In the Wardrobe: The Navy Blazer

EDK_Frank_OharaWe are happy to introduce a new occasional column here on OTC called, In the Wardrobe.

OTC began as a resource for men seeking advice, ideas, and suggestions about how best to create their own look and make smart investments in their wardrobes. Ten years on, providing readers with useful advice and thoughtful suggestions about dressing well and finding great products is still what keeps us awake at night – and we love it.

However, we don’t do it alone. OTC has some great friends who are global leaders in their fields of expertise and on whom we lean for advise and observation. On occasion, these stylishly intellectual heavyweights – like bespoke clothier Jon Green – will offer up ideas for making your closet work for you, finding the right bag, or engaging in smart sartorial investing.

First up on In the Wardrobe – the navy blazer.

Sebastian-Ward-Walking-ShirtIf there is one item in the male closet that best defines the philosophy that “less is more,” or which embodies the idea that investing in quality matters, it is the navy blazer.

While it’s true that the traditional navy blazer is the backbone of any serious wardrobe, the fact is that formal or informal, double or single breasted, off-the-rack or bespoke, a good blazer is a smart investment.

It’s a bit of a clothing chameleon; and when it comes to meeting your needs in a sartorial pinch, from casual cocktails to formal boardroom, a well-made, well-fitting navy blazer will get the job done.

You may be forgiven if, when you hear “blue blazer,” you then think (eyes rolling) “yacht captain.” The jacket sparking this dreaded and not completely unfounded stereotype would be the most classic version of this jacket, featured in any number of vintage Ralph Lauren ads or sketch comedy shows.

However, the navy blazer of today is often presented as a casually dressy garment, equivalent to a cardigan when paired with jeans and driving mocs. The classic design and balance of formality and functionality make the navy blazer universally appealing and long-lived. There is a reason it’s one of the most iconic and enduring examples of male habiliment.

As the king of odd jackets, a navy blazer can also fill the gap when you need to dress nicely but not too formally; somewhere between a suit and a sweater. Such inherent versatility means that it can dress up jeans and a worn-out oxford button down just as easily as it can dress down freshly ironed khakis and a repp tie.

Styles can vary as much as material. Some blazers have the iconic brass buttons, while others have horn or resin, and they can come with single, double, or no vents. Fabric weights can easily range from heavy flannel to lightweight linen.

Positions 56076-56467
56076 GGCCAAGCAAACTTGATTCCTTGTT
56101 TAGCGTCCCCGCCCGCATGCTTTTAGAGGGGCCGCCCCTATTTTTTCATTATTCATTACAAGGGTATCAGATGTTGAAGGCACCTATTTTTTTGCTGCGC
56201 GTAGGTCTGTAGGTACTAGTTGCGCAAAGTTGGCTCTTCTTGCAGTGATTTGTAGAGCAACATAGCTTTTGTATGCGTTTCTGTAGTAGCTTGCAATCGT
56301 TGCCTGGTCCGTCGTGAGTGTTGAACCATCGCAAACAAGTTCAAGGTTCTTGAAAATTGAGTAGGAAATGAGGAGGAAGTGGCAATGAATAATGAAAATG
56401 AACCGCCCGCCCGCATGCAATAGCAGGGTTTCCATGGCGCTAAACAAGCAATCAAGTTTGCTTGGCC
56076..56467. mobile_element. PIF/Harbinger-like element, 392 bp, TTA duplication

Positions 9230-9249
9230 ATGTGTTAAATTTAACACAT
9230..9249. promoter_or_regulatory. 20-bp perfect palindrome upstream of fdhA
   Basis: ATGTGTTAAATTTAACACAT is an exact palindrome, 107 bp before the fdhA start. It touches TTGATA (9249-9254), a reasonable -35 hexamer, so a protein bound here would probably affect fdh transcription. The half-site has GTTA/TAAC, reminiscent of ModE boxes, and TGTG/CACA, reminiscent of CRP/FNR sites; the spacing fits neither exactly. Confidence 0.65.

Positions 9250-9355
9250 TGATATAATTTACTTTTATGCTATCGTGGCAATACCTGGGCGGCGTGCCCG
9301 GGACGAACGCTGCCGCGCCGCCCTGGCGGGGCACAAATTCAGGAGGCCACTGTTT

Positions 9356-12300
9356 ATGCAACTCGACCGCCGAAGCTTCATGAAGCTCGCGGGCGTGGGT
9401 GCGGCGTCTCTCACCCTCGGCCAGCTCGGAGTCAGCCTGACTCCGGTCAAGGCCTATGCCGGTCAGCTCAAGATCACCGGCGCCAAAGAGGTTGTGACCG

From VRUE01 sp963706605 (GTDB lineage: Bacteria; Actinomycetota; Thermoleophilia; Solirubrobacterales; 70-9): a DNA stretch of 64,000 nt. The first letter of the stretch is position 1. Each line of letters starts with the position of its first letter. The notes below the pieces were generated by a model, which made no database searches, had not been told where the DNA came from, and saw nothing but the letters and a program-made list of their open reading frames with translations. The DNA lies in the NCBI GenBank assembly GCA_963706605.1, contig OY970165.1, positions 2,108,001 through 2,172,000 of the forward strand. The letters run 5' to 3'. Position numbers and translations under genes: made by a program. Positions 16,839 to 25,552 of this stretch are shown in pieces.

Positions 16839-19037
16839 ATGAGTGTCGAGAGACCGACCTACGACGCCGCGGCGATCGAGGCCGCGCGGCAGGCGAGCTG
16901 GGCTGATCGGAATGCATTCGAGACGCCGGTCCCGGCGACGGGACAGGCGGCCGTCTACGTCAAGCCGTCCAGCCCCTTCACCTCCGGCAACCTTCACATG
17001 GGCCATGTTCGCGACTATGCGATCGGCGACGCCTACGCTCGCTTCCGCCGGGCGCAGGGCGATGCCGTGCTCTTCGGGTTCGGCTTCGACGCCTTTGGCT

Single breasted jackets typically sport notched lapels while double-breasted versions should have only those of the peaked variety. With its nipped waist and dramatic massing of buttons, a double breasted blazer naturally imparts formality and command. On the other hand, a single breasted sack jacket with no darting and patch pockets can easily project a more casual “drinks at the club” or “drinks at the bar” look, depending on your personality.

Joseph 31_1When shopping for a blue blazer, approach it as a major investment and buy the best that you can. This is not the same thing as buying the most expensive brand with the fanciest advertising. A well-fitting, well-made navy blazer should be a jacket to which you can turn for years to come and something for which you are happy to reach in the morning. Indeed, a well-constructed blazer made from quality fabric will be as comfortable as your favorite sweatshirt and its classic styling will conquer the vagaries of many fashion cycles.

That said, you do not necessarily have to break the bank when it comes to finding one that’s right for you – unless you want to. If you can afford made-to-measure or true bespoke – and the time and cost that accompany it – by all means, go for it.

In the end, the blue blazer works because of its inherent versatility and balance between formal and comfortable. It’s one of those rare garments that both stands the test of time and evolves to meet the needs of each generation.

    5 Comments

    1. Jan, I would not speak for Mr. Joseph, as he is a far more stylish gent than I, but perhaps he simply does not need one. While pocket squares are very of-the-moment and a darling of the fashion cognoscenti right now, they are not required to display great style.

    2. zyxwvutsr, he is indeed. The style was made popular by auto magnate and classic fashion icon Gianni Agnelli. It is a particularly Italian affectation.

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